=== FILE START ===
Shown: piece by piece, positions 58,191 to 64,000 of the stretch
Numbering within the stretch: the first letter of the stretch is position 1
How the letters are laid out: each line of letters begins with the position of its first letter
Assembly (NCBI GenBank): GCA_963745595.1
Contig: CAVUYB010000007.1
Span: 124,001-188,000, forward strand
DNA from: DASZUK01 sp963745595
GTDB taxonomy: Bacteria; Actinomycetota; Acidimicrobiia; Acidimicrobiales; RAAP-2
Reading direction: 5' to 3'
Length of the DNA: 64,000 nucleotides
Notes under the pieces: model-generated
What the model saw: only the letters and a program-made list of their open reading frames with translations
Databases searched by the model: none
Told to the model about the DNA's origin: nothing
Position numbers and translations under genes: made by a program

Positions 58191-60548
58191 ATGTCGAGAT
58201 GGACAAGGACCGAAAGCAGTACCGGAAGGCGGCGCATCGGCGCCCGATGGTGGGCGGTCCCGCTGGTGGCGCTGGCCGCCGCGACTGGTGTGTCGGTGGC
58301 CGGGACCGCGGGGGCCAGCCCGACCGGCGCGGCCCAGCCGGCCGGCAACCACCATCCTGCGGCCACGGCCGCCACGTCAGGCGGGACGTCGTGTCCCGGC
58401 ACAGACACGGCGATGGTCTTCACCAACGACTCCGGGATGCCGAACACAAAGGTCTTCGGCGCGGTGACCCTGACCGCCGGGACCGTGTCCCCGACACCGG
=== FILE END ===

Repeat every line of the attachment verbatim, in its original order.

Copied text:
Shown: piece by piece, positions 58,191 to 64,000 of the stretch
Numbering within the stretch: the first letter of the stretch is position 1
How the letters are laid out: each line of letters begins with the position of its first letter
Assembly (NCBI GenBank): GCA_963745595.1
Contig: CAVUYB010000007.1
Span: 124,001-188,000, forward strand
DNA from: DASZUK01 sp963745595
GTDB taxonomy: Bacteria; Actinomycetota; Acidimicrobiia; Acidimicrobiales; RAAP-2
Reading direction: 5' to 3'
Length of the DNA: 64,000 nucleotides
Notes under the pieces: model-generated
What the model saw: only the letters and a program-made list of their open reading frames with translations
Databases searched by the model: none
Told to the model about the DNA's origin: nothing
Position numbers and translations under genes: made by a program

Positions 58191-60548
58191 ATGTCGAGAT
58201 GGACAAGGACCGAAAGCAGTACCGGAAGGCGGCGCATCGGCGCCCGATGGTGGGCGGTCCCGCTGGTGGCGCTGGCCGCCGCGACTGGTGTGTCGGTGGC
58301 CGGGACCGCGGGGGCCAGCCCGACCGGCGCGGCCCAGCCGGCCGGCAACCACCATCCTGCGGCCACGGCCGCCACGTCAGGCGGGACGTCGTGTCCCGGC
58401 ACAGACACGGCGATGGTCTTCACCAACGACTCCGGGATGCCGAACACAAAGGTCTTCGGCGCGGTGACCCTGACCGCCGGGACCGTGTCCCCGACACCGG